And wheeling back to south-east Australia, rather than a thin debate on shuttering our older coal plants, baulking gas development and pursuing the love affair with wind and solar, might we perhaps have some genuine effort put in to working out what can best deliver a new “backbone of the economy,” which even the green radicals would be hard put to disown as the role for black and brown coal over the past 5-6 decades.

PS: In the 90 minutes I have been working on this, NSW’s need for heatwave power has added nearly 1,000 MW to on-line capacity, nearly 600 MW of its hydro power and another 300 MW gas.

 

Real power picture

In a little over a week there have been almost 21,000 media reports around the world (just in English) about the International Energy Agency’s 2015 World Energy Outlook, among them perhaps a hundred or so (including Web sites) here in Australia.

This waterfall of commentary and opinion inevitably creates clouds of confusion, especially when, as is mostly the case in Australian reports, the focus of much of the coverage is to talk up renewables and talk down fossil fuels. For example, ”World Energy Outlook goes green.”

For those Australians who are interested but casual followers of the energy story – how many is that, I wonder? – gaining real insights via the media in to the likely medium-term future borders on the impossible.

At the outset it needs to be appreciated that the IEA paywalls most of its 700-page Outlook, releasing only carefully selected bits in the free public domain – then mainstream journalists and the myriad of “social media” players cherry pick their way through what’s available to them.

Also important, and rather lost to view in much of the noise about the report, is the fact that the agency is using the broad policy commitments and plans the world’s governments are taking to the UN summit in Paris at the month’s end (and event now further bedeviled by the immense security issues created by Black Friday) as well as existing climate policies as its baseline scenario.

In other words, the agency is making its judgment on what lies ahead in 25 years on what today’s governments say they will do or are doing about decarbonization, seemingly unpalatable for the green ideologists but commonsense really.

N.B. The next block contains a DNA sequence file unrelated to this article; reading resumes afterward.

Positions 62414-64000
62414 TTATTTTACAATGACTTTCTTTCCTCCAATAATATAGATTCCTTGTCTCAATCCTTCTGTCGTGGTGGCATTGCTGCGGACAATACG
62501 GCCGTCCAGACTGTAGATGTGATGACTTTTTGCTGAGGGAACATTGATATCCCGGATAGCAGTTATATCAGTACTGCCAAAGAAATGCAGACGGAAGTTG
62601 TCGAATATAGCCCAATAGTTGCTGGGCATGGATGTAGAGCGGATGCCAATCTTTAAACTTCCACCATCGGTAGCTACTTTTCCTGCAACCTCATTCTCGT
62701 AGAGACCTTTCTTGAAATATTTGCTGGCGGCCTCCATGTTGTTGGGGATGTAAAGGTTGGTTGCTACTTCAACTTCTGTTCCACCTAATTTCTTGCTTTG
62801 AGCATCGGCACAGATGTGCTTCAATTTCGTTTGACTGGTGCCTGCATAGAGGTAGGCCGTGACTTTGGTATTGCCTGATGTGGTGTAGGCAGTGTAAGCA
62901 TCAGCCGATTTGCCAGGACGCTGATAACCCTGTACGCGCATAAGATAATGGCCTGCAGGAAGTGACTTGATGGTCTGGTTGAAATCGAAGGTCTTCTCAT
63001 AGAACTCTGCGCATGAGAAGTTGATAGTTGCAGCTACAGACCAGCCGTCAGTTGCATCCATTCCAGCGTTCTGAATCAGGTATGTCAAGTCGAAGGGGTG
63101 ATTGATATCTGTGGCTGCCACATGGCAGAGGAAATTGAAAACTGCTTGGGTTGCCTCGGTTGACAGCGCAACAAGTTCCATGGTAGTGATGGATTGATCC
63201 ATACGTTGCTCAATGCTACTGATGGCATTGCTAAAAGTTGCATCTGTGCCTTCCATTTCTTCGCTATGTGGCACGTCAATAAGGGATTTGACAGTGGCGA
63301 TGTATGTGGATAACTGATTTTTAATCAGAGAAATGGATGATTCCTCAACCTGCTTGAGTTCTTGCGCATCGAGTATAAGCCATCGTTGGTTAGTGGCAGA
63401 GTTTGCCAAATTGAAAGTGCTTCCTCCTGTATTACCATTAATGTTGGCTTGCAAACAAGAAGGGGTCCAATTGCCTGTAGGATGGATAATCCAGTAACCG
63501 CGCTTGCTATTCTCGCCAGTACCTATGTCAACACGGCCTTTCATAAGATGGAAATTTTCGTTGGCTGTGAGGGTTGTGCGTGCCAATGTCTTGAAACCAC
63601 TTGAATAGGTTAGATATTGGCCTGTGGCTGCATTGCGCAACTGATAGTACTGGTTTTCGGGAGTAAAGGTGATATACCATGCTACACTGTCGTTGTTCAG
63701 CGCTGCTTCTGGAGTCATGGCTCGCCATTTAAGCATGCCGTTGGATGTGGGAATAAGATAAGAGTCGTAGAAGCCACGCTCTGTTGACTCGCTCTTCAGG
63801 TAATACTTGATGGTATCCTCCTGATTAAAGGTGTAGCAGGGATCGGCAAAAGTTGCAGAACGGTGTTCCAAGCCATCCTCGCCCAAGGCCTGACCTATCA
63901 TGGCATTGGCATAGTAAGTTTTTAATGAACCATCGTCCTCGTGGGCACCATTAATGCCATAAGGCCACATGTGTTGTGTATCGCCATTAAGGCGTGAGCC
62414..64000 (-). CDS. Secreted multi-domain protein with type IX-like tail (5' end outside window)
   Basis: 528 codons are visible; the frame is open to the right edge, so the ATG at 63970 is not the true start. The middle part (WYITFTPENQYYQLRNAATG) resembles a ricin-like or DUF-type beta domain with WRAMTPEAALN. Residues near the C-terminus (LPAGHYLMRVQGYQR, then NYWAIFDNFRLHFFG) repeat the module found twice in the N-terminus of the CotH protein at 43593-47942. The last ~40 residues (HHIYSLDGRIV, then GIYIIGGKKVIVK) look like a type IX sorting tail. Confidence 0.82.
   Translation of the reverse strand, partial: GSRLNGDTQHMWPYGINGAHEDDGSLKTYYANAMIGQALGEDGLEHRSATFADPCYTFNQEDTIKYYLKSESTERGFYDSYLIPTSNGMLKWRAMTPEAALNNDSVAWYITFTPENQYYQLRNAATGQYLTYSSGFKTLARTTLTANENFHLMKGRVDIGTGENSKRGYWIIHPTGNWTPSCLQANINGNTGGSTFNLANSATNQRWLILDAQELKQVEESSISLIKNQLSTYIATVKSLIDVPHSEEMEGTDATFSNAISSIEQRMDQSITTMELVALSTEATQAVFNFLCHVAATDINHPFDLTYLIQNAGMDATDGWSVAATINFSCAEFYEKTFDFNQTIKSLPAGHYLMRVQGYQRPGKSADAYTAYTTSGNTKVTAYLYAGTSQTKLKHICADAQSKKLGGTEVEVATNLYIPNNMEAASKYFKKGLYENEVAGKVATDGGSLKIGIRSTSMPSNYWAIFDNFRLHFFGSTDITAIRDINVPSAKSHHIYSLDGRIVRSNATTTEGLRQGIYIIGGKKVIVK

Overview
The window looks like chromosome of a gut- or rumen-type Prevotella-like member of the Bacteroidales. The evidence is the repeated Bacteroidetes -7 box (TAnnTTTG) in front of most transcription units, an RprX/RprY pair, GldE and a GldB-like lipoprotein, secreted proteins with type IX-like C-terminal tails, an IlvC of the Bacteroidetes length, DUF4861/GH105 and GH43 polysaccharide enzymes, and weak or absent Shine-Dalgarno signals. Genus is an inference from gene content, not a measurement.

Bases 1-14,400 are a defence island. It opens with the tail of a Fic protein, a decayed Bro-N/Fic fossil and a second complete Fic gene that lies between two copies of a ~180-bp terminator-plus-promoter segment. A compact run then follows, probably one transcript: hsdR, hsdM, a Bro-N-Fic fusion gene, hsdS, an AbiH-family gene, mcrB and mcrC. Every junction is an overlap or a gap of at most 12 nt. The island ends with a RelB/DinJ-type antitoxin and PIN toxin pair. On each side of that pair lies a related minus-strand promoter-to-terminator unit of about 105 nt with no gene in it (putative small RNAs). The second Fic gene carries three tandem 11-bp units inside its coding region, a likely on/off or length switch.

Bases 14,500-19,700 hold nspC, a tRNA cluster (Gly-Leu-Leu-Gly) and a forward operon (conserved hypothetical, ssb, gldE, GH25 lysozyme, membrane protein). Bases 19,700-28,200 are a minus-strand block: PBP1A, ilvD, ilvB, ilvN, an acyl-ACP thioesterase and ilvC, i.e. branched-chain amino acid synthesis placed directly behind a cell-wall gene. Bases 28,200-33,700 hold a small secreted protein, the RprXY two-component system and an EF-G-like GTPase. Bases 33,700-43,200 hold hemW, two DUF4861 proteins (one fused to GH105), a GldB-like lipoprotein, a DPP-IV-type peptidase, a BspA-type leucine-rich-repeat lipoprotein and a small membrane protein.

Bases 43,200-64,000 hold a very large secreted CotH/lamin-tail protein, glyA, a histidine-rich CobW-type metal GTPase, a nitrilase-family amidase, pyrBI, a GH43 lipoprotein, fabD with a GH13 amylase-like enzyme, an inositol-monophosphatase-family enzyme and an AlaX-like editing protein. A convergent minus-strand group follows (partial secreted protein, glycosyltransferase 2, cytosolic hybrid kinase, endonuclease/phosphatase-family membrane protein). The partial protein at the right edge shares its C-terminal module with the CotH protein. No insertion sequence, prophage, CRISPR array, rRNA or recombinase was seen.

Of course, to state the blindingly obvious, governments change their minds and governments change hands.

The Paris “pledges” are an indication of intent at a point in time and how things will actually pan out over 25 years (during which, for example, there will be about eight Australian federal elections, eight US presidential elections and 16 American congressional polls) is a different matter.

Not a few of the media commentators (innocently or otherwise) are using another scenario included in the Outlook report (one modeling a notional pathway to limit planetary temperature rises to two degrees Celsius) as the IEA “prediction” of where we are headed, not least to use it to crow about the “death (or near-death) of coal.” It’s not a prediction; it’s a point of view.

In the baseline scenario it has used for WEO 2015, the agency foresees global energy demand growth averaging about one per cent a year to 2040, roughly half the annual rate since 1990 “thanks to increased energy efficiency in end-uses and structural economic changes.”

For electricity supply, this translates in to a 70 per cent increase in demand from now to 2040 (and here one must bear in mind that, allowing for losses during transport over power grids, the actual amount of energy sent out will be higher than the amount consumed and it is the former that provides the level of emissions).

The IEA, using this scenario, foresees construction of 3,600 gigawatts of renewable generation capacity.

To put this in context, it reports that a record 130 GW of renewables were installed in 2014.

It’s this focus on capacity rather than power plant output that is skewing so much of the public coverage.

Overall, including all forms of the supply chain (generation, storage and delivery), the agency sees global investment of almost $US20 trillion in power supply over the next quarter century – and another $US22 billion in energy efficiency activities.

(For those of us conscious that global emissions encompass rather more than greenhouse gases from power stations, it’s not uninteresting that the largest share of investment, $US25 billion, will be in the oil and gas sectors. And gas is seen as the fastest-growing fossil fuel, rising at 1.4 per cent per year.)